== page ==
GDPR Audit

  • Data Protection
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As an employer, you may have to store personal data within your company. Read our guide which details how best to do so.

As an employer, you may have to store personal data within your company. This is typically the private details of your customers, clients or employees. Even someone visiting your website can provide you with their personal information, so you must keep it safe at all times.

Failure to do so can lead to a large data breach, which can mean a loss of customers and heavy fines to pay. So it's vital you carry out a GDPR audit to ensure this doesn't happen in your company.

In this guide, we'll discuss what GDPR audit is, what's covered by them, and the benefits of carrying one out.

What is GDPR?

General data protection regulation (GDPR) is legislation that outlines data protection laws.

The regulations ensure companies who collect personal data, store and process them legally. This is usually on customers or clients within the business. So you need to be aware of what sort of customer data is protected by this legislation.

What data is protected by GDPR?

If you're a controller and have means of processing personal data, then GDPR applies to you. A controller is a person who makes decisions regarding the personal data of your customers or clients.

If your organisation collects or stores personal data of any type from UK or EU citizens, you need to comply. This includes:

  • Bank details.
  • Name and date of birth.
  • Contact details.
  • Employment details.
  • Sexual orientation, religious beliefs, and political views.

The regulations brought in new rights for individuals whose data is being stored. This includes the right to erasure, the right to restrict processing, and the right to request the transfer of data to another controller (data portability).

Essential GDPR terms

To ensure you're doing all you can to protect personal data, you need to understand the essential terms that surround GDPR.

So, let's discuss them in more detail:

Personal data

Personal data is any information that is related to a person (a data subject) and not a company. This form of data is made up of several pieces of different information, that when put together can identify a specific person.

Special category data

Sensitive personal data is a special type of data which are subject to additional safeguards. For example, health-related data.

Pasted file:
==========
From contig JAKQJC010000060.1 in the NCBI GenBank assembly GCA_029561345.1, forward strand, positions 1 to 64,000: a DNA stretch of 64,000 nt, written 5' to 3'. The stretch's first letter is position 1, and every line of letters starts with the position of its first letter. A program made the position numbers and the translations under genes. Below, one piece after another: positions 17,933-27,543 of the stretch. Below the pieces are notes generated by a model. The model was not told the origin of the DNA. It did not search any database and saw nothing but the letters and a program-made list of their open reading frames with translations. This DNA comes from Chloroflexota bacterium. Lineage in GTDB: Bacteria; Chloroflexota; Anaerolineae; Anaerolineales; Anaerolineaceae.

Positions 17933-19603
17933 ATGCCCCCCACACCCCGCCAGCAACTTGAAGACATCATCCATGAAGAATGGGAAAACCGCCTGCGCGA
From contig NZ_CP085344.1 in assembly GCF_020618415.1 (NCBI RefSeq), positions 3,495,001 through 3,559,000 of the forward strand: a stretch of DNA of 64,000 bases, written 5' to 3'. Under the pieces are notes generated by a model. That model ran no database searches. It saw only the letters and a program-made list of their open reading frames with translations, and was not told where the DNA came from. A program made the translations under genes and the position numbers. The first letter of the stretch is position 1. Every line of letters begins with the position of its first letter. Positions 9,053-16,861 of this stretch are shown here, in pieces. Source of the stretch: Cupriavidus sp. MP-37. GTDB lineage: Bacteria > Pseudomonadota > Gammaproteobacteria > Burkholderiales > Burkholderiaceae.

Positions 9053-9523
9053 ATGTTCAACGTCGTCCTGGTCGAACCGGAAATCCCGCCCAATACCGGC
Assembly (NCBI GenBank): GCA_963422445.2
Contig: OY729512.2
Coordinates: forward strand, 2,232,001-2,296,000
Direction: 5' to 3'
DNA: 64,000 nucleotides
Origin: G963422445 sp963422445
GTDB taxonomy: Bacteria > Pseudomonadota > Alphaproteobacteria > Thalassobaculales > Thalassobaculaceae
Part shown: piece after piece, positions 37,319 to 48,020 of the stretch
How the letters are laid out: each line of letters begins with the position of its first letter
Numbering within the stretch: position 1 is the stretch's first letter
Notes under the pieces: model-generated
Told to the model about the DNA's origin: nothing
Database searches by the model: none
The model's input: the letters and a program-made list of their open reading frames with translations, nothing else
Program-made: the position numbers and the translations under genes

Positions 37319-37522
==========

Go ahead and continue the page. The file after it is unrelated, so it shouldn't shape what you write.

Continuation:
To store this kind of data, you must need a lawful basis and separate condition for processing special category data

Data processing

Data processing is any activity or operation that is carried out to do with personal data. This is arguably the most important part of GDPR as the wrong processing can cause a data breach.

You need to make sure your processing of personal data is lawful. 

What is a GDPR compliance audit?

Under UK GDPR, companies are obliged to regularly check they comply with the regulations. This involves looking for potential risks, and finding how they can be reduced. Carrying out an audit is the best way of doing this.

A GDPR compliance audit is a full examination and independent assessment of a company's data handling. They help to implement the following regulations:

  • UK GDPR.
  • The Data Protection Act 2018.
  •  The Privacy and Electronic Communications Regulations Provisions.

Conducting an audit is a good foundation for a company to organise its data protection compliance.

Are GDPR audits a legal requirement?

No, GDPR audits aren't a legal requirement in the UK. However, it's good practice to take the legalities surrounding data security seriously.

If a claim is raised against you following a data leak in the future, carrying out an audit will support you.

Why is a general data protection audit important?

A GDPR audit is the only way you can be sure that your business is compliant with the regulations. You must have a lawful basis for each processing activity involved. An audit will help you demonstrate it.

The audit will help establish the following: